Selling, General and Administrative Expenses.    SG&A expenses decreased $10.6 million, or 34%, to $20.4 million during the nine months ended September 30, 2017, compared to $31.0 million during the nine months ended September 30, 2016. This decrease was primarily due to a $9.1 million decrease in personnel-related expenses, a decrease of $2.0 million in marketing costs and a decrease of $0.1 million relating to depreciation, partially offset by an increase of $0.4 million relating to the allocation of facilities expense and an increase of $0.3 million in consulting, legal and professional fees. Personnel-related expenses decreased due to a decrease in headcount and stock-based compensation expense as a result of our organizational realignment in April 2017. Personnel-related expenses included stock-based

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compensation expense of $2.3 million compared to $2.9 million for the nine months ended September 30, 2017 and 2016, respectively. Higher marketing costs for the nine months ended September 30, 2016 were associated with pre-commercial preparation expenses primarily relating to $1.1 million of Pantheris devices being designated as training and demonstration units for use by our sales and marketing personnel.

        Restructuring.    In April 2017, we undertook an organizational realignment to conserve resources which included a reduction in force that lowered our total headcount by approximately 33% compared to December 31, 2016. We recorded a restructuring charge at that time of approximately $0.5 million, which consisted of severance related costs specific to the termination of 44 employees. In September 2017, we effected a cost reduction plan, which included a company-wide reduction in force, lowering our total headcount by 24 employees. We recorded a restructuring charge at that time of approximately $0.4 million, which consisted of severance related costs specific to the termination of 24 employees. As of September 30, 2017, $0.5 million of the total severance related costs had been paid. We expect the remaining $0.4 million in severance costs to be paid by December 31, 2017.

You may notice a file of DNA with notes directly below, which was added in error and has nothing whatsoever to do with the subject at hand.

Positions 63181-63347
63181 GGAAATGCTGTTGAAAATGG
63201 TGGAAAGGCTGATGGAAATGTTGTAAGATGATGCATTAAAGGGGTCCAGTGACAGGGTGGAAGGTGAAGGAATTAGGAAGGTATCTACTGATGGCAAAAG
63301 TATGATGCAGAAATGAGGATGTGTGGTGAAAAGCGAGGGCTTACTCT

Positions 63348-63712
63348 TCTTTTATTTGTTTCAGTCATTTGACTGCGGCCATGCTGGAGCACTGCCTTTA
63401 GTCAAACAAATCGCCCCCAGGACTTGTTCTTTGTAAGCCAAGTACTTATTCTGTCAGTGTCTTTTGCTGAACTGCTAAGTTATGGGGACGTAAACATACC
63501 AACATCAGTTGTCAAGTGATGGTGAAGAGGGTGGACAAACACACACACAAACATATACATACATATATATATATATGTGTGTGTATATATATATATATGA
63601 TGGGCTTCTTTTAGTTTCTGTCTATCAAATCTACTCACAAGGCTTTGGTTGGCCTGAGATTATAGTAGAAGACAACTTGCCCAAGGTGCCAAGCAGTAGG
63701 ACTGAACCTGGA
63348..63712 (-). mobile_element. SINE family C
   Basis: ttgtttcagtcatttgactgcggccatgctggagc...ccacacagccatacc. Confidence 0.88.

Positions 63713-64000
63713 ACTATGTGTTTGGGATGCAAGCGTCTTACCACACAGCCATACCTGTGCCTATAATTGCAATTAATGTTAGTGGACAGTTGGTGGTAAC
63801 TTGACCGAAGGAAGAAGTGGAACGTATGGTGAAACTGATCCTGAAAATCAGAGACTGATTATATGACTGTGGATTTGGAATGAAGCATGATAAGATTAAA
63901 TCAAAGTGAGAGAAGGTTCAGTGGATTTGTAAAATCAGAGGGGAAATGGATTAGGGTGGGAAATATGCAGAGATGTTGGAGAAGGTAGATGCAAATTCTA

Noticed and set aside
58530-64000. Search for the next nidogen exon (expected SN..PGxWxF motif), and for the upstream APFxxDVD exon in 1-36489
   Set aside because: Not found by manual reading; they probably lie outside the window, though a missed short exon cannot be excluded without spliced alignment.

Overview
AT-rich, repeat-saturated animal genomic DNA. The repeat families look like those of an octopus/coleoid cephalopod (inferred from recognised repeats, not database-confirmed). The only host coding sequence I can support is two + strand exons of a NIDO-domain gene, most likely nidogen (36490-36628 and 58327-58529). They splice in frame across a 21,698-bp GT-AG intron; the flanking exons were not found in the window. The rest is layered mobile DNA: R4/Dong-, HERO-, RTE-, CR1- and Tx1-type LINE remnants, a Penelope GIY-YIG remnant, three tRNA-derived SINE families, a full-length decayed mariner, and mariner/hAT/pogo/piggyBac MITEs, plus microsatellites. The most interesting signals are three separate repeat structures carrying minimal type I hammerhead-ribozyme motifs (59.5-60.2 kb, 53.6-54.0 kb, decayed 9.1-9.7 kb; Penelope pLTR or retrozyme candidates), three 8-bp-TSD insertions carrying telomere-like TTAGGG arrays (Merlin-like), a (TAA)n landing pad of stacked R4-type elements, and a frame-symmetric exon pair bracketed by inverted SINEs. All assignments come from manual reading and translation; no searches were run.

Interest Income (Expense), Net.    Interest income (expense), net increased $0.7 million, or 20%, to an expense of $4.6 million during the nine months ended September 30, 2017, compared to an expense of $3.9 million during the nine months ended September 30, 2016. This increased expense was attributable to the additional $10.0 million borrowing on June 15, 2016 under our Loan Agreement with CRG.

        Other Income (Expense), Net.    Other income (expense), net increased to an income of $9,000 during the nine months ended September 30, 2017, compared to expense of $7,000 during the nine months ended September 30, 2016. Other income for the nine months ended September 30, 2017 and 2016, was primarily attributable to the remeasurement of foreign exchange transactions.

Liquidity and Capital Resources